File under: None of us is getting any younger. In the new video from British band Clock Opera, a couple of elderly strangers tease out a tenuous relationship that keeps almost beginning. At a time of year when everyone strives to be a bit bolder, it’s an affecting message that should send more than a few viewers out of the house to proposition their unrequited laundromat loves.
Once and For All may be a music video, but it has the look and feel of a short film, and a fully fleshed out narrative to boot. Veteran actor Dudley Sutton plays the rumpled old man who falls for his female counterpart one fateful laundry day. Ben Strebel, who directed the clip, describes Sutton as “the sweetest man ever,” and if you watch the gentle way the actor takes off his wool cap and adjusts his hair in deference to an approaching lady, you’d probably be inclined to agree. “Just because you’re old doesn’t mean you don’t have the same feelings as everyone else,” Strebel says. These are hardly typical stars of music videos, though.
“I heard the song, got to know the lyrics, and then something automatically clicked with old people,” says Strebel. “In this country [London], they’re quite downtrodden and not really respected; in contrast to some Latin and Southern European countries where the older you are, the wiser and more respected you are in the community.”
Indeed, the director ended up gaining a great deal of respect for his lead, the vaguely Jack Lemmon-like Dudley Sutton, over the course of the shoot. “I gave him a suggestion once and he said that Fellini had asked him to do the same thing,” Strebel says. “I sound a little self-flattering when I say that, maybe, but just finding out he’d worked with Fellini was epic.”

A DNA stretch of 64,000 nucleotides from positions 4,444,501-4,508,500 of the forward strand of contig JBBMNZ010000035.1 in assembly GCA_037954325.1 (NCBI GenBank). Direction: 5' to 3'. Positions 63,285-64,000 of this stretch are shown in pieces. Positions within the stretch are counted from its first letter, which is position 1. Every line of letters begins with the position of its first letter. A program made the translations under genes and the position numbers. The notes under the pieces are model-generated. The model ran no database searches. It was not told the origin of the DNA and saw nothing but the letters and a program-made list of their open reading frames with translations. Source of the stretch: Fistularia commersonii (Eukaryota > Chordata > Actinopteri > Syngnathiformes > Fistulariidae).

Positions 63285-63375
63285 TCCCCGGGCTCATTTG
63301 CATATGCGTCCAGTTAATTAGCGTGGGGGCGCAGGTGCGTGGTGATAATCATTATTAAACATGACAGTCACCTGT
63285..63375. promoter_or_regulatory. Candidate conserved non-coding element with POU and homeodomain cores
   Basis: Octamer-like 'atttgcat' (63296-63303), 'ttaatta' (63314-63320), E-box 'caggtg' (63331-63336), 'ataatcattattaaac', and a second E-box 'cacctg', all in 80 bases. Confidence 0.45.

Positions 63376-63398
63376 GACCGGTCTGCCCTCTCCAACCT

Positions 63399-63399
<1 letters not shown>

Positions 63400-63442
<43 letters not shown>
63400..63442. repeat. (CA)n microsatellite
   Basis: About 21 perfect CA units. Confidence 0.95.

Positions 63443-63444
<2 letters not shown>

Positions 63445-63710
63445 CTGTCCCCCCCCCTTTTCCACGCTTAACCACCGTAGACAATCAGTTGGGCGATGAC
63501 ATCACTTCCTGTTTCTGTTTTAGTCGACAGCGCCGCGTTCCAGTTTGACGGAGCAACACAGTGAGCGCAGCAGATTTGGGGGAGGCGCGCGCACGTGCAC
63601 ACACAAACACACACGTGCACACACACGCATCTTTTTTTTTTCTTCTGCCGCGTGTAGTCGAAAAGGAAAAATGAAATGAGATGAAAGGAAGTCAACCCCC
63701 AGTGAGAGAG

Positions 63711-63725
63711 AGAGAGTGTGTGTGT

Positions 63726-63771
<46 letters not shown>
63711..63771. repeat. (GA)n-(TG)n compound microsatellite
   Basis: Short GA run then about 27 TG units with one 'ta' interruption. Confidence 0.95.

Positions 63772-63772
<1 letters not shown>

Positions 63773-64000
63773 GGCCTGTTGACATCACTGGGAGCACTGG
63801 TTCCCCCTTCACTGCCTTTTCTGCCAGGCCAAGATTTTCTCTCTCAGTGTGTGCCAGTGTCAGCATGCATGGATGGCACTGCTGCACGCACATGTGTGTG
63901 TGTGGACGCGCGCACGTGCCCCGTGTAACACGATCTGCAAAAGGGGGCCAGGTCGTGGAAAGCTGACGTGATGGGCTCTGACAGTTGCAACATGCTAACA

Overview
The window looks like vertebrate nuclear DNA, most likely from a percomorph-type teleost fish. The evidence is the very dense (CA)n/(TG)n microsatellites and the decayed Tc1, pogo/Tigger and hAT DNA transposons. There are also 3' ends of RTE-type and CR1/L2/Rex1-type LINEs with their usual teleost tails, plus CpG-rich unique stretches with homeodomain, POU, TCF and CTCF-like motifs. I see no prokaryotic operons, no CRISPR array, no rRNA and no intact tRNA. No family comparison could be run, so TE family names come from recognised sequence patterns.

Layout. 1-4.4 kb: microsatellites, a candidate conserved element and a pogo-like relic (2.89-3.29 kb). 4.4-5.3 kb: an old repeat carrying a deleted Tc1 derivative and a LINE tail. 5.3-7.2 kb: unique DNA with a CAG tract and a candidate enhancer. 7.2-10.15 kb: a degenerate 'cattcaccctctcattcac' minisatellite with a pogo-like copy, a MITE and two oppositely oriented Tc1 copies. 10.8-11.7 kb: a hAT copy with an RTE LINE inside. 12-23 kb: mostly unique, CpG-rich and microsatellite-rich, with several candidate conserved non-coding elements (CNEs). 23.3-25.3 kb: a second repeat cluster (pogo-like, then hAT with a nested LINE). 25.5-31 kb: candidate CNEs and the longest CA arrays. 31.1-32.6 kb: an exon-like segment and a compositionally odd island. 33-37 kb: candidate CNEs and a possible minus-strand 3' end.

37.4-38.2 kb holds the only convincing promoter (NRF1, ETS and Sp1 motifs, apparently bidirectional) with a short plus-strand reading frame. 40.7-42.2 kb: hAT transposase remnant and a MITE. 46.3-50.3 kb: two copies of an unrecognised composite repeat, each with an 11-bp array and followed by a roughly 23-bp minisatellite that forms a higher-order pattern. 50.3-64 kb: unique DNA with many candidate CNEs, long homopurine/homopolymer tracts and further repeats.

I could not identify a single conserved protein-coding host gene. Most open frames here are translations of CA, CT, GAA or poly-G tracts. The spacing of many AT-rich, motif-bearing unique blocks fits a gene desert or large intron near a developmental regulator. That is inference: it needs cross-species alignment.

Ben Strebel is one half of the directing team, Ben and Lewis, who are responsible for lauded videos by Phoenix and Crystal Fighters, among others. He conceived the idea for Once and For All based on an indelible image he’d seen six months earlier of an elderly woman alone on an estate, visiting with a flock of pigeons that seemed to be waiting for her. From there, he extrapolated the protagonist who must connect with her before it’s too late, and the setting where they’d meet. “The idea of a laundromat came later,” he says. “I quite like it because it kind of mocks the classic laundromat affair.”
After developing the idea further, though, the director submitted a completely different concept to the band, owing to his worries that they wouldn’t they go for an idea that seemed more like a short film about senior citizens. Shortly thereafter, he felt emboldened enough to submit a second pitch: what would eventually become the finished work. If the band rejected it, perhaps they would let him use it for a short film later on.
Ultimately, the band called the director back two days later, wanting to use the idea he’d hedged his bet on. “They said that there’s only one they wanted to do and it was that one. So we went in on the basis that their video would also be a short film,” Strebel says. “They were like, ‘This is your baby, your story–you do it.’”
Given free rein to honor his vision, Strebel went out and made the video he wanted to make. How fitting then that the finished product serves as a stirring call to arms, practically issuing a mandate to all viewers to go outside and seize the day.